US politics & policy updates
Sign up to myFT Daily Digest to be the first to know about US politics & policy news.
Janet Yellen has warned the US Treasury risks running out of cash next month unless Congress increases its borrowing limit, as Joe Biden’s administration grows increasingly worried about a possible debt default.
In a letter to congressional leaders on Wednesday, the Treasury secretary said she could not offer “a specific estimate” of when it would run out of cash, but the “most likely outcome” was that its coffers would be “exhausted” during October.
“A delay that calls into question the federal government’s ability to meet all its obligations would likely cause irreparable damage to the US economy and global financial markets,” Yellen added.
The mounting risk of a US sovereign debt crisis as early as next month complicates Biden’s efforts to pass his multitrillion-dollar economic agenda through Congress in the coming weeks. It also comes as the president grapples with the impact of the spread of the Delta coronavirus variant across the country, and the fallout from the chaotic and deadly pullout from Afghanistan last month — both of which have dented his popularity.
Increasing the US debt limit used to be a routine affair for Congress, allowing the Treasury to pay the bills for spending already approved by lawmakers.
But Republican lawmakers have recently resisted raising it when the White House is controlled by Democrats, often demanding conditions that have triggered impasses on Capitol Hill and occasionally bringing the US to the brink of default. Stand-offs over the debt limit are sometimes dismissed as political theatre that is ultimately resolved but top Biden administration officials view the stand-off with increasing seriousness.
Yellen wrote in her letter to congressional leaders that even “waiting until the last minute” to avert a debt limit crisis could cause “serious harm to business and consumer confidence, raise short-term borrowing costs for taxpayers, and negatively impact the credit rating of the United States”.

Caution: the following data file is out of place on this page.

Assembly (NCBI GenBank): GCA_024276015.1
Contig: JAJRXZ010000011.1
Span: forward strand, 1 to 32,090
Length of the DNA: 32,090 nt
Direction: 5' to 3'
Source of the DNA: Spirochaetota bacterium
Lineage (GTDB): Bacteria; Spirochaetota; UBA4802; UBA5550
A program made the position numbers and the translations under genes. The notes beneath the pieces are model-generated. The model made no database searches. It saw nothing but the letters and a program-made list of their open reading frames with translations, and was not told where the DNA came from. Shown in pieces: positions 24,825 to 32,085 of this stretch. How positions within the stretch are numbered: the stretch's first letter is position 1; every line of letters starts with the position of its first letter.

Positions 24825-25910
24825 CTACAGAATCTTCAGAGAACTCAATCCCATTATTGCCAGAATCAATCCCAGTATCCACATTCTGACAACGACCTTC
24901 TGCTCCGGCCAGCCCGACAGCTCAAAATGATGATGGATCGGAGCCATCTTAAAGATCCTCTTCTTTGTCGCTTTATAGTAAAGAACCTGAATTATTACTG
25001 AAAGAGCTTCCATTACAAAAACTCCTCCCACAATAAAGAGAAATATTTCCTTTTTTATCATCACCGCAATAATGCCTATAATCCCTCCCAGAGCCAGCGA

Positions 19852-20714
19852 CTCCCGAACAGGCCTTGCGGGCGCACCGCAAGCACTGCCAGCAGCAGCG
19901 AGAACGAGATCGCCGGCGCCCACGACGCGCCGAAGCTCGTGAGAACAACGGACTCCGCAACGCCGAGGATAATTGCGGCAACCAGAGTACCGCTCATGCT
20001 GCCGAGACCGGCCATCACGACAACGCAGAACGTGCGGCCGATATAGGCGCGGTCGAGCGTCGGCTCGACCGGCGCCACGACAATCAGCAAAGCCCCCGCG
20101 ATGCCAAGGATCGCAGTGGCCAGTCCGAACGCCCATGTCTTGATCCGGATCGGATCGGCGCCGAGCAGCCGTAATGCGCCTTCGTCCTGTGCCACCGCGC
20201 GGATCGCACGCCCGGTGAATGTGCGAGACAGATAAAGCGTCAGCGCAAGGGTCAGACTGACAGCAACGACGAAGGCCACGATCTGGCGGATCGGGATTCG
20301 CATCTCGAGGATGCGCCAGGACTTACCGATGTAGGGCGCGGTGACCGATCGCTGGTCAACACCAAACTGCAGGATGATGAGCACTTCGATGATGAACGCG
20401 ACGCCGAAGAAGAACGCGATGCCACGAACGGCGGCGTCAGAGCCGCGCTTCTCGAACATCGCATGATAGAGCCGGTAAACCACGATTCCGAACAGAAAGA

“At a time when American families, communities, and businesses are still suffering from the effects of the ongoing global pandemic, it would be particularly irresponsible to put the full faith and credit of the United States at risk,” she added.
An increase in the debt limit could be passed as a standalone bill, although it is more likely to be attached to other economic and budgetary legislation that is being considered by Congress in the coming weeks.
This includes the $3.5tn social safety net expansion that is expected to garner only Democratic votes, and a government funding bill to avoid a shutdown.
The looming debt limit deadline is being closely watched among investors, economists and strategists. Lou Crandall, chief economist at Wrightson ICAP, said the Treasury was on course to run out of money by October 22. In the weeks leading up to that so-called “drop-dead date”, it is likely to be forced to cut back further on issuing new US government debt securities.
The Treasury is also trying to influence the fiscal negotiations. Natasha Sarin, its deputy assistant secretary for economic policy, on Wednesday released a blog post championing the administration’s efforts to boost the Internal Revenue Services’ enforcement of tax laws for the wealthy to pay for its large spending plans.
Sarin said the wealthiest 1 per cent of Americans were not paying more than $160bn in owed taxes annually. “These unpaid taxes mean policymakers must choose between rising deficits, lower spending on important priorities, or further tax increase to compensate for lost revenue — which will only be borne by compliant taxpayers,” Sarin said.